Melissa Joseph, MD
Yale Center for Medical Simulation
“Creating a Stress Inoculation Course Using Biofeedback and Physiologic
Education Project Grant
The goal of this education research project is to conduct a randomized controlled trial to determine if a simulation-based stress inoculation training (SIT) protocol could be used during resident education to modulate the acute stress response, as measured by heart rate variability (HRV), in order to help decrease the incidence of developing the clinical syndrome of burnout as well as PTSD in physician trainees. The aims of the project include:
Specific Aim 1: To establish whether variable levels of stress induced in resident physicians during simulation scenarios can be distinguished by Heart Rate Variability (HRV). Utilizing Hexoskin biometric vests to assess HRV and compared against the accepted standard of self-reported measures of anxiety using the State-Trait Anxiety Inventory (STAI), we will differentiate between low and high stress levels in residents participating in multiple, standardized simulation scenarios with pre-determined stress levels. Hypothesis: Simulation scenarios can induce varying levels of stress response as measured by Heart Rate Variability and the State-Trait Anxiety Inventory.
Specific Aim 2: To determine whether simulation-based stress inoculation training (EMSIT) can modulate stress response in a simulation setting with resident physicians as measured by HRV and subjective report using the STAI. This will allow us to determine whether stress inoculation training could have an impact on physician burnout and/or PTSD.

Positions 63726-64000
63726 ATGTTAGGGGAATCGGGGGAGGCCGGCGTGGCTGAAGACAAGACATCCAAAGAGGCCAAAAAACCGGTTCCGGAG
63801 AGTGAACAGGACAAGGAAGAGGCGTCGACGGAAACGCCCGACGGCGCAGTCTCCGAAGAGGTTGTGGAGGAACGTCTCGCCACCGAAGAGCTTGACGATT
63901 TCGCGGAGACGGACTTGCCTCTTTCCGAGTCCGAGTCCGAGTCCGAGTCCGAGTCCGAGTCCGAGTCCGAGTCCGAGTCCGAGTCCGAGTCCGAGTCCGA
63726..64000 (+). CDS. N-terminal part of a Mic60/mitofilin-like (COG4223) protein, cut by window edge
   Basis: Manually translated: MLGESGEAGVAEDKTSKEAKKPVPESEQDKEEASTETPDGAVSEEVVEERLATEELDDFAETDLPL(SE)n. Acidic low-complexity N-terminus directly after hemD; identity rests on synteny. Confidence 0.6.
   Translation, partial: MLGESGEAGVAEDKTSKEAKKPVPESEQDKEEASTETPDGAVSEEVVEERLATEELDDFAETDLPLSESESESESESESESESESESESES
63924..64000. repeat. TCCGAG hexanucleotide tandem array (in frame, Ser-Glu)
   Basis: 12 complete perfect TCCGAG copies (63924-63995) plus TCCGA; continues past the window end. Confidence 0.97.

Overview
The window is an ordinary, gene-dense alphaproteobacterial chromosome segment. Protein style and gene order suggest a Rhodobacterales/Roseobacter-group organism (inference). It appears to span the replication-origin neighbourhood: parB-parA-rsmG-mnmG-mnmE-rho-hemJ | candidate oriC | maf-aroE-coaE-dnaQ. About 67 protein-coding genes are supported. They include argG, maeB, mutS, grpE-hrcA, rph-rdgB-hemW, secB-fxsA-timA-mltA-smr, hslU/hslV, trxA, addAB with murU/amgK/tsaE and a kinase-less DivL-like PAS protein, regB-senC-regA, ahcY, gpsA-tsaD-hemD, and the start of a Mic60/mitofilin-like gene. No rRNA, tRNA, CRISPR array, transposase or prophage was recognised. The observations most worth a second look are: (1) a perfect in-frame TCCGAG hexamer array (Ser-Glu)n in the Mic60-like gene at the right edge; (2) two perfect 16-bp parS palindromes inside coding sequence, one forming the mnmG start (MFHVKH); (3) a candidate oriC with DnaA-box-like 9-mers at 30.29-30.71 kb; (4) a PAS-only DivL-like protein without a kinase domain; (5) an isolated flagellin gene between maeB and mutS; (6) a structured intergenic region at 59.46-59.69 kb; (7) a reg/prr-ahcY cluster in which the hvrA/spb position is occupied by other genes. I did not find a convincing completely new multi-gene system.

Hypothesis: Simulation-based stress inoculation training increases HRV and decreases state anxiety during subsequent stressful simulations as compared to pre-training. Exploratory Aim: To determine if stress inoculation training has an effect on physician trainee burnout as measured by the Maslach Burnout Inventory administered prior to stress inoculation training and 3 months following.
Hypothesis: EM-SIT training will be associated with decreased indices of burnout in physician trainees 3 months following training. Emergency Physicians and physicians in training suffer disproportionately from burnout and PTSD as compared to many other specialties. There have been several recent projects focusing on overall wellness and mindfulness aimed at combating the development of burnout. This project aims to develop and teach tools to reduce the body’s acute stress response during and immediately following a stressful situation in order to help prevent the development of burnout and PTSD in Emergency Physicians.
Dr. Joseph is still completing the project.